Most lenders know that in times of financial crisis, primary residences will take priority over investment properties. This means they’re most likely going to demand more stringent credit requirements to approve you for the home equity loan or line of credit.

As the owner of the rental home, it’s also important to carefully evaluate your own risks. This is especially true if you’re using the funds to purchase another investment property, points out Adie Kriegstein, a licensed real estate salesperson and founder of the NYC Experience Team at Compass Real Estate.

“One needs to carefully examine their financial situation and goals while understanding the risks and potential rewards of the investment,” she says. “Will the purchase generate enough income to cover the cost of the loan and associated property expenses? Remember that a home equity loan is secured by your property, which means that if you are unable to repay the loan, you could risk losing your home.”

General requirements for home equity loans on investment properties

There’s no denying that leveraging the equity in your rental properties is a solid strategy to maximize your return on investment potential. If you use it to buy another rental property, for example, you can earn more passive income. But it will take some time compared to other options, and you’ll need to undergo a fairly rigorous approval process.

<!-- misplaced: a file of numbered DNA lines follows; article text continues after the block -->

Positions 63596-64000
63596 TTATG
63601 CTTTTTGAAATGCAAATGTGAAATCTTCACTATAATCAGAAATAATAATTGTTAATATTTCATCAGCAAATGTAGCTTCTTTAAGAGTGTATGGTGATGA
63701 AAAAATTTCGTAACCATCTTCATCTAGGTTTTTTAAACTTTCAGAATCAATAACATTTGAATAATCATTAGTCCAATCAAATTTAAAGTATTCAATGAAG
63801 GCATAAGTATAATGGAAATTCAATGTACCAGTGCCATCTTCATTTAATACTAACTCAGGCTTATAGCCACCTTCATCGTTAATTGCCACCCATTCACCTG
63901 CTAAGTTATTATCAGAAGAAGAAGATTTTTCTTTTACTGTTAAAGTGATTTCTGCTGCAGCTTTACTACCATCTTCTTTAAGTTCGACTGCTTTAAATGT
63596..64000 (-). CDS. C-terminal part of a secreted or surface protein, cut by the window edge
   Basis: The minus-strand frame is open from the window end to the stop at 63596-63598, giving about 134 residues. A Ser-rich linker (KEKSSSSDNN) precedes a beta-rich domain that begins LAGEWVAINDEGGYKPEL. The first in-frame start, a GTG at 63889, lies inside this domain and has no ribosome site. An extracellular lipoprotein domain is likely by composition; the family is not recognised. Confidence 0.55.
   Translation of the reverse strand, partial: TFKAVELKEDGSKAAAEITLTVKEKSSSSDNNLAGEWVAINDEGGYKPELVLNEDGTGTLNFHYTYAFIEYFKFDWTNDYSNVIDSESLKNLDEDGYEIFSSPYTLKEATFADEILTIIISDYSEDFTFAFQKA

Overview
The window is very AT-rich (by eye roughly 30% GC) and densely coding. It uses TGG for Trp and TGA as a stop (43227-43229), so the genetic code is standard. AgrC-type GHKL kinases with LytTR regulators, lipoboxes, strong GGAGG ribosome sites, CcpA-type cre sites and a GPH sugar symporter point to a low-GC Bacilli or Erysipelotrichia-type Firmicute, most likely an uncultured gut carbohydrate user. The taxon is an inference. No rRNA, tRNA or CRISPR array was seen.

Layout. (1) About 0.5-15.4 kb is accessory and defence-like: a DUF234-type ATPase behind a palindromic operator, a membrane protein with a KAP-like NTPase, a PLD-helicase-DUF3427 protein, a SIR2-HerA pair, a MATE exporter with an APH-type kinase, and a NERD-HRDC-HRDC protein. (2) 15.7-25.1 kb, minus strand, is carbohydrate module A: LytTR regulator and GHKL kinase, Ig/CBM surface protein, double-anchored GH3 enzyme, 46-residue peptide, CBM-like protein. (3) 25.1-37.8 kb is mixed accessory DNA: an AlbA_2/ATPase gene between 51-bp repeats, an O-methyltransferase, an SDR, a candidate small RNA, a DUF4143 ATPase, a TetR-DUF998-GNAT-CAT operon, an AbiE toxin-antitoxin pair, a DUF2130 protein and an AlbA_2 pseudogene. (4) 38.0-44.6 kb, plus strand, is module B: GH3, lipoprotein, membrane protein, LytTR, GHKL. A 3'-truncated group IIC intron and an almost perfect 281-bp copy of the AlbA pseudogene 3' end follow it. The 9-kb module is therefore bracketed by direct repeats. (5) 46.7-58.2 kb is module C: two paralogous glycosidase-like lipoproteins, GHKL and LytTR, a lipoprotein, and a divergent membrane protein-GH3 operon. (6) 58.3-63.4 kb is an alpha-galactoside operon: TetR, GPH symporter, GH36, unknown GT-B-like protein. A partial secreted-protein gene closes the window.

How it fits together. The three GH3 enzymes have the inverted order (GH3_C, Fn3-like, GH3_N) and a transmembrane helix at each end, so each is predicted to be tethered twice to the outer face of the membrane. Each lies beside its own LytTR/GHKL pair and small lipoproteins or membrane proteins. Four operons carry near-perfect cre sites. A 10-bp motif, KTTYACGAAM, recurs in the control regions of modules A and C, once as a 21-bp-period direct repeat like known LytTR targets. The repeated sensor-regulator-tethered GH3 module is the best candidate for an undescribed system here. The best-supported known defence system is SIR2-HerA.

Because you’re putting up your property as collateral for a home equity loan, you’ll need to have an appraisal so your lender can verify the value of your property. This helps the lender figure out how much money they’re willing to lend you.

You probably can’t get a home equity loan or line of credit if you don’t have enough equity in the property — many lenders want to see at least 20% in equity.

Loan-to-value ratio (LTV)

The appraisal helps the lender determine your LTV, which is the remaining balance of your mortgage divided by the appraised value of the property. A loan officer that deals in home equity loans on investment properties will probably require an LTV of 80% or less.

Credit history

Any type of lending requires a credit check, but due to the higher risk of a home equity loan on an investment property, you’ll likely need to have a better credit score than was required for the current mortgage.

If your credit score is anything less than 700, a reputable lender probably won’t approve the loan. And keep in mind that the higher the credit score, the better interest rates and loan terms you can qualify for.

Debt-to-income ratio

Your debt-to-income ratio (DTI) is the amount of your total monthly debt payments divided by your monthly gross income. When you apply for a primary mortgage, the cut-off for most lenders is usually around a maximum DTI ratio of 43%.

For a home equity loan on an investment property, lenders will probably want to see a DTI of less than 40%.

Cash reserves

Again, because of the added risk of loans taken out on rental properties, lenders want to see that you have plenty of money in your cash reserves to cover expenses (e.g., your loan payments) in the event of an emergency. You’ll probably have to prove that you have enough money in your cash reserves to cover expenses for up to a year or more.


It’s a good idea to have all your paperwork in order to smooth the approval process. The lender will want to verify your income through pay stubs, W-2s, and taxes.